Perpetual contracts are supposed to track the spot prices through the funding mechanism. Typically, if the future has traded above the spot in the last averaging period used to compute the funding, then the funding will be positive, and the long will pay the short exactly at the end of the averaging period. It is enough to only hold the asset at the very end of the period to receive the cash (like dividends on an ex date). I understand that this is to discourage investors to be long the future. But this does not make sense to me from an arbitrage perspective.

Indeed, to prevent the following arbitrage around the funding payment:

  • shorting the future just before the funding payment,
  • taking the funding (almost precisely known due to the averaging period),
  • buying back the future,

it is required that the price of the perpetual moves UP (opposite direction to the convergence since we supposed perp>spot) by the amount of the funding. Same phenomenon with dividends: the spots decrease by the value of the dividends when going through the ex-date.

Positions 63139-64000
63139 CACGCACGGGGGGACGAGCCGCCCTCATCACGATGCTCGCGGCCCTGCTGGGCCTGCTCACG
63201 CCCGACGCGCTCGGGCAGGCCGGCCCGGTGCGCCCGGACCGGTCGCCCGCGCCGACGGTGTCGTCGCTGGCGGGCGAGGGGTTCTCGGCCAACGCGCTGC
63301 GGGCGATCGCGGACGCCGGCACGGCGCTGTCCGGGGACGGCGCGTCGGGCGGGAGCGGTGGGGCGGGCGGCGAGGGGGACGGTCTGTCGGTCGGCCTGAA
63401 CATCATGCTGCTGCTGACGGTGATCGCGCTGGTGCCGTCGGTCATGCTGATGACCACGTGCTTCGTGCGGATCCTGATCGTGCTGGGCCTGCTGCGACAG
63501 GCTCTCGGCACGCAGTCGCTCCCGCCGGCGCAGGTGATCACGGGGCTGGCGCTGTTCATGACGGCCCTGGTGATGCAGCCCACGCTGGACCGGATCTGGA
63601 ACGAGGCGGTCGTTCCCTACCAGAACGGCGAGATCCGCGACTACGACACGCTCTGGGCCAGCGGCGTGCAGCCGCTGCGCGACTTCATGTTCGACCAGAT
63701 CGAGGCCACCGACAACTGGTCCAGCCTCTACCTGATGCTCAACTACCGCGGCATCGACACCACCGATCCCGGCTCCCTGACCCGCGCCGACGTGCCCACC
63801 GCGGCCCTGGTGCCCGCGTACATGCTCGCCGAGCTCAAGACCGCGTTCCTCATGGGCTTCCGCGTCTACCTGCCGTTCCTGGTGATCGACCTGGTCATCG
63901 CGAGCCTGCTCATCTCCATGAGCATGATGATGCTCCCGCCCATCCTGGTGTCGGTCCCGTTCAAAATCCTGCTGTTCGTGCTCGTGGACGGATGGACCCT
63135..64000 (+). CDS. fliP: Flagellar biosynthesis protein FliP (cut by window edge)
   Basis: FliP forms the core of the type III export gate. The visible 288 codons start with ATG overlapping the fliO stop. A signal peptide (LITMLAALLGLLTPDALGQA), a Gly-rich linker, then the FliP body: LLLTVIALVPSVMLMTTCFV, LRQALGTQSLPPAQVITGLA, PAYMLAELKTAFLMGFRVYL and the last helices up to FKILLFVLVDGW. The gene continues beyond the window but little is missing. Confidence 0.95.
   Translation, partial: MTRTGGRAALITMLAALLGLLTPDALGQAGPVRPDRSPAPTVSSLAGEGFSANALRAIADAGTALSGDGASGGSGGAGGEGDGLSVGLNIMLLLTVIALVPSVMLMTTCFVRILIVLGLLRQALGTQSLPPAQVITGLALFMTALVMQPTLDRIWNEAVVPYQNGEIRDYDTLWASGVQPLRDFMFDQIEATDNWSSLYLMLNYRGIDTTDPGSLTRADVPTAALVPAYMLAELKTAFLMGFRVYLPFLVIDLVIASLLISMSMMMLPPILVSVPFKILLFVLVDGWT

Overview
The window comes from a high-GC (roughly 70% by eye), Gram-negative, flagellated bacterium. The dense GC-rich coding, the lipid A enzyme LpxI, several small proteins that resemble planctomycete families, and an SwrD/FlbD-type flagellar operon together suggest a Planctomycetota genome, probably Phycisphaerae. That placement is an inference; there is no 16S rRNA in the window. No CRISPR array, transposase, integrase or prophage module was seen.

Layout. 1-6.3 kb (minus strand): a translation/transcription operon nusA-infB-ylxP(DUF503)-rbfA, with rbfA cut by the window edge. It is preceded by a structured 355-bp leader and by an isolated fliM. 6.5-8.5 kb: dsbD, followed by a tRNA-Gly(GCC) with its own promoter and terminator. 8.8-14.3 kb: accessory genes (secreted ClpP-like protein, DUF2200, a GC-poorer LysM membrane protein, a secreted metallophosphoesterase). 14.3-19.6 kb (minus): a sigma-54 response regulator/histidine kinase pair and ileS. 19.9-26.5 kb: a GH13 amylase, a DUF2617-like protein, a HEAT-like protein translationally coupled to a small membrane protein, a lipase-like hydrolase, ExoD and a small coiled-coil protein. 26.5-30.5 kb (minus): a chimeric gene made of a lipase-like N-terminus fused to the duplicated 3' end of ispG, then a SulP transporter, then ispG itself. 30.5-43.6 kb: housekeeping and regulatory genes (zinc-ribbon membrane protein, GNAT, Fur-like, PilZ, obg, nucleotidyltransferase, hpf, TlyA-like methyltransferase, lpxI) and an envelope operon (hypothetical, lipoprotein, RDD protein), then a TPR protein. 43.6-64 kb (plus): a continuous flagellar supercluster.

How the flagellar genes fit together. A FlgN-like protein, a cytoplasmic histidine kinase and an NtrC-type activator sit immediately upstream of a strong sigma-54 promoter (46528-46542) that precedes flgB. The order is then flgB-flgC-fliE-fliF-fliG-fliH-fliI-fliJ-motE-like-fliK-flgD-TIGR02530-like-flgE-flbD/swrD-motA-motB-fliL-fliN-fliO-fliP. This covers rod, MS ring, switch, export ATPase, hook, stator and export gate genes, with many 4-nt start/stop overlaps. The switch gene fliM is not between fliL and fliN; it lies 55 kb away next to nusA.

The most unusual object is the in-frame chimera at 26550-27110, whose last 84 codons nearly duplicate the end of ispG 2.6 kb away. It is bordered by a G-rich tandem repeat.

So that's my point: the required price correction that should arise from this payment is opposite to what I was expecting. It looks to me that it should create a divergence in price.

Obviously it's not the case, but what am I missing?


1 Answer 1


In theory there seems to be an arbitrage. But in practice if you want to build a model to benefit from it, you should take into account the following factors:

  • The rate is small so your position size should be relatively large
  • A positive funding rate means the price is going up, but you are taking a short position which is opposite to the market. The price is already moving against your position.
  • Fees
  • Slippage

Funding rates are high during the volatile markets, but so is slippage.


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